You can make repairs less expensive without sacrificing safety or quality. Use our tips and save big bucks.
Everyone wants a bargain. But what seems at first blush to be a cheap fix for a leaking drain or glitch in the wiring can turn into an expensive nightmare. As soon as the repairman is paid, the problem may reappear due to shoddy workmanship and/or substandard materials. Paying too much for repairs doesn't ensure a good job either. The following tips will help you save money and get the job done right.
For some repairs, the best way to reduce the cost is to do them yourself. But you have to know what you're doing or you could create a mess that will cost big bucks for an experienced repairman to clean up. The secret is to learn to differentiate between a standard home-maintenance activity and something that needs an expert's touch. There are numerous guidebooks devoted to teaching the basics of home maintenance and minor repairs. The best way to learn? Have a skilled friend or relative show you how.
Learning about home repairs has other money-saving benefits. If you understand the basics you can describe a minor repair accurately over the phone and avoid two visits from the repairman -- once to give you a quote and a second time to do the work. He or she will also know what tools and materials to bring. And you will have a better idea whether he or she has done a good job and charged you fairly.
The repairman's time, not materials, makes up the bulk of the cost of most expert repairs. Ninety-five dollars of a $100 sink repair could easily be labor. But don't skimp on materials -- if the new faucet fails, you've got to pay the labor again as well as buy a replacement.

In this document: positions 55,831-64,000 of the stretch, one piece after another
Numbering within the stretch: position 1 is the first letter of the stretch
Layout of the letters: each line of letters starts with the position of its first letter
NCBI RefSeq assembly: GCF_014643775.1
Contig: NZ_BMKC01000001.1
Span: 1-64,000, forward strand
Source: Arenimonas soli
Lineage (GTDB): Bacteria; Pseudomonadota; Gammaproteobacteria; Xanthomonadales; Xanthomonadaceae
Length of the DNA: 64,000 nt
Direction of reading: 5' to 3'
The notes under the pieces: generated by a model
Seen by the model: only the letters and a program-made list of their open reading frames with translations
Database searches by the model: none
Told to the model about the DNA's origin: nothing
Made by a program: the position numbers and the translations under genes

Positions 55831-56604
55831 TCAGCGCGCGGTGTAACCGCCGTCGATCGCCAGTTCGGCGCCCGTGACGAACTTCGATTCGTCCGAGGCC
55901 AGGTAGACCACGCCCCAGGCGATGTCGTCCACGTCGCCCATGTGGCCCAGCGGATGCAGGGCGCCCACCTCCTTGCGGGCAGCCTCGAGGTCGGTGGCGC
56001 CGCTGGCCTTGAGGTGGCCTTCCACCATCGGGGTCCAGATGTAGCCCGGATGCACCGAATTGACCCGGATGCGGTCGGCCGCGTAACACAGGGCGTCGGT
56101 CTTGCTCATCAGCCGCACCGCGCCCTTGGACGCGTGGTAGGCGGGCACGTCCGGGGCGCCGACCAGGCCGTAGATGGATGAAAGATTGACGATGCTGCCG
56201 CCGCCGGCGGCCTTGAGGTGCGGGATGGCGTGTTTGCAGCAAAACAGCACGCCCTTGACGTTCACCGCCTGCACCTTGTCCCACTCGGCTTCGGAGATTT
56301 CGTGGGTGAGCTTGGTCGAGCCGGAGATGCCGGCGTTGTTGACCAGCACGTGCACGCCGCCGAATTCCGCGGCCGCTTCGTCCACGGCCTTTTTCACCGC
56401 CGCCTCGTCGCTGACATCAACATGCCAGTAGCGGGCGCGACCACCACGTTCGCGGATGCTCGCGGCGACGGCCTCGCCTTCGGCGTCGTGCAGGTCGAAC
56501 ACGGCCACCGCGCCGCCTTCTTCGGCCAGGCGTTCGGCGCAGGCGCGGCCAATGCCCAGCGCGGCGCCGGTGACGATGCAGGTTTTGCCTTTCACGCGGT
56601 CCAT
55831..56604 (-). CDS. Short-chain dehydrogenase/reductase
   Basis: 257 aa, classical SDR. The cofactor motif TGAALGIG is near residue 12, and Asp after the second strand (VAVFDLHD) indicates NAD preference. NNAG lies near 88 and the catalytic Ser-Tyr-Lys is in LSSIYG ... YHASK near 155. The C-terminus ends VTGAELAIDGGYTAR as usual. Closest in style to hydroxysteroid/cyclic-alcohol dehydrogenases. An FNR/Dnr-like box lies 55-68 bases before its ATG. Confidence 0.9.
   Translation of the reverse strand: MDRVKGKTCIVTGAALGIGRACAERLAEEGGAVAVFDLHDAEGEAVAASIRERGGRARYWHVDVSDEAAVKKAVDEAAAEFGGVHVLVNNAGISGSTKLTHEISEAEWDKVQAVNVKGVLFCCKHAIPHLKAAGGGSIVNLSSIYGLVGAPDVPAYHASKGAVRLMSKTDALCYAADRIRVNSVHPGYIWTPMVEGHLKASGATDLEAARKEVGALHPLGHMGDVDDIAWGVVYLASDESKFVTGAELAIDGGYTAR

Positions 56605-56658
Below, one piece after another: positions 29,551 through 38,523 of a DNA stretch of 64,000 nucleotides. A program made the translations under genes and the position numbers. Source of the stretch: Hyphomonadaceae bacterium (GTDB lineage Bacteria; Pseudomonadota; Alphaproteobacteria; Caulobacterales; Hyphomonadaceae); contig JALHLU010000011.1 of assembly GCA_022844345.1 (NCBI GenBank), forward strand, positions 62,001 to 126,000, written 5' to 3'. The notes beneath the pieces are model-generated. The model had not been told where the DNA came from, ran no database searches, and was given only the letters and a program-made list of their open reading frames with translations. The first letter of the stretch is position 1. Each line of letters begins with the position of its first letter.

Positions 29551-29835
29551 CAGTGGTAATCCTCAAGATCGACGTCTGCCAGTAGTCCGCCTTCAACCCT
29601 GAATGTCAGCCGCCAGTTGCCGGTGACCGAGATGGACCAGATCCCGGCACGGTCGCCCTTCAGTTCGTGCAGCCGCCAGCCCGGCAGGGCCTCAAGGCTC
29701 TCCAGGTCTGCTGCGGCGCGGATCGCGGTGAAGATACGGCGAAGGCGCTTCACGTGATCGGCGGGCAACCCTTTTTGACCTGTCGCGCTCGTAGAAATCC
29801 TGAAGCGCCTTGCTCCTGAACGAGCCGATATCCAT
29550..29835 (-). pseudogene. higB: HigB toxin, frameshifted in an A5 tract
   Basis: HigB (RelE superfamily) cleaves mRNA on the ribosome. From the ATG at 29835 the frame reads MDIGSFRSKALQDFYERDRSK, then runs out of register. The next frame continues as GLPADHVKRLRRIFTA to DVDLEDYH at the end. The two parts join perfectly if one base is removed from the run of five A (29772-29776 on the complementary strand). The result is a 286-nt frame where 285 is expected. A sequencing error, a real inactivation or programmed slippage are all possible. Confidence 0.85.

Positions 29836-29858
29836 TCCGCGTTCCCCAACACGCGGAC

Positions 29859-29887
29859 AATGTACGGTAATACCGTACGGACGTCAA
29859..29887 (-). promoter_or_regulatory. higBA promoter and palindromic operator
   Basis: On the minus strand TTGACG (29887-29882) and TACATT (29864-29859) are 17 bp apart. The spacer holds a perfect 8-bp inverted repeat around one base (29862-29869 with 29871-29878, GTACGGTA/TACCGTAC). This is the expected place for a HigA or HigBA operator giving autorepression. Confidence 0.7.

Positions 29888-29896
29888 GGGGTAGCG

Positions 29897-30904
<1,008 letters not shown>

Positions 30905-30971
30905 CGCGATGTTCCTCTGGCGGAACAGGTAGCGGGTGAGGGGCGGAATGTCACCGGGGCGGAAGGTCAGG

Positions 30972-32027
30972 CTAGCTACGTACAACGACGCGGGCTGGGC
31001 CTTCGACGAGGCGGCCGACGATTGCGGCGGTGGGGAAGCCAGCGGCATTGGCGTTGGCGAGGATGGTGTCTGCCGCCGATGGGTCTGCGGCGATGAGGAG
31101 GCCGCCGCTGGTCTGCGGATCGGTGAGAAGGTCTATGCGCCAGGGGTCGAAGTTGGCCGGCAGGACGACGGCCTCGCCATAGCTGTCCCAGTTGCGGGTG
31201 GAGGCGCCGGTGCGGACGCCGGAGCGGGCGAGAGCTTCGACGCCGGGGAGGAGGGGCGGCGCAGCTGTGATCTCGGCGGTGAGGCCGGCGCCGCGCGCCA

In addition to an hourly rate, many repairmen charge a minimum fee for showing up -- even if the repair can't be done. So you can save by batching repairs and having them all done at the same time. You can also batch jobs with neighbors. If you own an attached house, for instance, you and your next-door neighbor can get your roofs repaired, your fences fixed or your trees pruned at the same time. Get one quote and you'll save more money because it will take less time than two.
You can also save by doing repairs promptly -- damage, especially from water, can escalate with time. Other problems, such as wiring trouble, may pose a safety hazard if neglected.
For larger jobs, get two or more competing quotes. If you live in an urban area, you may find repairmen based outside the city charge less per hour, as long as there's not a lot of travel time involved.
You may be able to do the manual labor part of an expert repair yourself -- if, for instance, demolition is involved. For some repairs, you may save by getting the materials yourself -- there's often a markup on items like bathroom and light fixtures. Consult with the repairman before buying supplies yourself, to avoid buying the wrong thing and wasting his or her time.
Some repairmen will reduce the cost of a job if you pay them cash, but large contractors seldom do this. You won't get a receipt, so you'll have no recourse if something goes wrong and for this reason many Better Business Bureaus recommend always paying by check or money order.
Often repairmen or apprentices who work for large companies will moonlight for much less than their employer would charge. You may have to have repairs done in the evening or during weekends, though. And if you hire an apprentice, make sure you -- or a friend or relative -- know enough about the job to supervise.
When confronting the daunting task of DIY projects, it's always good to have some insight. Whether you read a book, article or see it on television, you know that when you do it yourself you'll save money and time.
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